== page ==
“I believe that just as much as teens fear time, adults do as well. It would be selfish of us to think that they can understand and accept our evolution into adulthood much easier than we can. Maybe in reality, teenagers and parents are scared of the same things.” The LARB runs a 15-year-old reader’s honest review of The Fault in Our Stars.
“Will anyone in America give a damn about Beig? It’s hard to imagine our glittering zeitgest machine ever getting behind her, with her landscape, her women, her knowledge of the secret lives of animals born for the hatchet. Her writing, so invested in the disappearing rural world, is particular, yes, but universal: her characters love and long and pine away.” Matthew Neill Null is unsatisfied with how American readers have treated the work of the great German novelist Maria Beig. He makes a passionate case in her favor in this new essay over at The Paris Review.
“I think of the book as a love letter in the form of a requiem.” Our own Emily St. John Mandel, whose novel Station Eleven was recently shortlisted for the National Book Award, was interviewed for Omnivoracious about writing, apocalypse and the beauty of the modern world.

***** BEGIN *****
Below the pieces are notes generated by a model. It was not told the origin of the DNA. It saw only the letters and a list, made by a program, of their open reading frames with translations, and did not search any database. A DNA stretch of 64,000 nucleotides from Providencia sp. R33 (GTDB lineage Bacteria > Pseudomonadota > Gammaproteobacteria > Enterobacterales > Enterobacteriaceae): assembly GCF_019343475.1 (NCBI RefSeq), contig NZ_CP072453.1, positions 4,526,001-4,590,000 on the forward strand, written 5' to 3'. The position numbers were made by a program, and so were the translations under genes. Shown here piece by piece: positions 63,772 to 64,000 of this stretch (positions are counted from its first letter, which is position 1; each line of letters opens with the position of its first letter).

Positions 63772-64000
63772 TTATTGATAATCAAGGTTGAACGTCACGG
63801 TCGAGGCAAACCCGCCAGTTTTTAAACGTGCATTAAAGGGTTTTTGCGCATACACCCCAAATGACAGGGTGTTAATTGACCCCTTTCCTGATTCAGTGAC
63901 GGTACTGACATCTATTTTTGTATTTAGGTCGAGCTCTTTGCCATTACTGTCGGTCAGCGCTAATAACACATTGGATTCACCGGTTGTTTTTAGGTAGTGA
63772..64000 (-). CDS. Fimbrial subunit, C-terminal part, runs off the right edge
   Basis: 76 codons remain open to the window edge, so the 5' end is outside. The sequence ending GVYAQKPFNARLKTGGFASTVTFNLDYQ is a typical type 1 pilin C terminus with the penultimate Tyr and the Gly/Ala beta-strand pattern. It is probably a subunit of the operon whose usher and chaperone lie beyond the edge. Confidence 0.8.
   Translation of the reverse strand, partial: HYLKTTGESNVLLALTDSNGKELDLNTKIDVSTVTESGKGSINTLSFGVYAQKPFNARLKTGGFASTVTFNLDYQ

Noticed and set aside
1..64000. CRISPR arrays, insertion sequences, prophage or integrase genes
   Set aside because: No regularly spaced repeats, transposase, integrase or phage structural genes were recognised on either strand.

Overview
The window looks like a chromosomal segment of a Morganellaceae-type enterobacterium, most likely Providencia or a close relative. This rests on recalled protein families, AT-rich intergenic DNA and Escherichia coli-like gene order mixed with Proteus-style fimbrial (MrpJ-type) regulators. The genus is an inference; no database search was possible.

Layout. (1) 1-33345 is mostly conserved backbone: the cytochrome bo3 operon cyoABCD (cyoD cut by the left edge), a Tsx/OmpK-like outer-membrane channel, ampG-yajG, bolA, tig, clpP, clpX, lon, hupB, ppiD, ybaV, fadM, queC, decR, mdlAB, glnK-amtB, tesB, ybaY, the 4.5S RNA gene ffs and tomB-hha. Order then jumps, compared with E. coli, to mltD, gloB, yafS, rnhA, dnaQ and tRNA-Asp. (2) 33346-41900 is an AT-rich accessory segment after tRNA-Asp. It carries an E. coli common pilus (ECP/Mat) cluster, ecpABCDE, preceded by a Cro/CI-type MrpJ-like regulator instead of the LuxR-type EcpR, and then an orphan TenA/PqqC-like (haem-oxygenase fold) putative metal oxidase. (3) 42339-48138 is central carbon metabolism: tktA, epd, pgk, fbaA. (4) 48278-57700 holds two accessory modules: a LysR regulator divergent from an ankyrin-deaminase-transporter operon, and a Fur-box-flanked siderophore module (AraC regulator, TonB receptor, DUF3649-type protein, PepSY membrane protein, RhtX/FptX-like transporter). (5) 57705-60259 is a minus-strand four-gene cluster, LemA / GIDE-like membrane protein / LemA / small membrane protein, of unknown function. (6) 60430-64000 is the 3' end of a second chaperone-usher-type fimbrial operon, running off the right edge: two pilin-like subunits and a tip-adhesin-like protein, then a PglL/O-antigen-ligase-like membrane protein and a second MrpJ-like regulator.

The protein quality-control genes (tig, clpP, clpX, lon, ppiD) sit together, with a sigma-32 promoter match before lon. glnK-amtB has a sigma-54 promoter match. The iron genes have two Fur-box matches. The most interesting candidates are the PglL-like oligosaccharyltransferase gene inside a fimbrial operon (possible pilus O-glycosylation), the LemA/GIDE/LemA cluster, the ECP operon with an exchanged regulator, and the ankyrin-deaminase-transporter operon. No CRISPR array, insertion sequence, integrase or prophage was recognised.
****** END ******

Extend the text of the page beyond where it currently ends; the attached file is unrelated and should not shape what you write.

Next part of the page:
We’re pleased to announce a new feature here on The Millions, “Ask the Writing Teacher.” Our own Edan Lepucki will now be taking your questions about all things writing related, dialogue, plot, point of view, or other elements of writing that might be putting a pickle in your prose. Send your questions her way at askthewritingteacher[at]gmail[dot]com
Earlier this week, our own Thomas Beckwith reported on the Hermione/Ron scandal. Now, Mallory Ortberg has penned Ron Weasley’s secret diary at The Toast. “I don’t want to die. I’ve never even seen a movie. Seventeen years old and I’ve never seen a movie and I still don’t know what math is.” No wonder why J.K. Rowling wanted Hermione to end up with Harry.
When street art and literature combine: on “The Moving, Playful Poetry of the World’s Textual Graffiti Artists,” from Slate.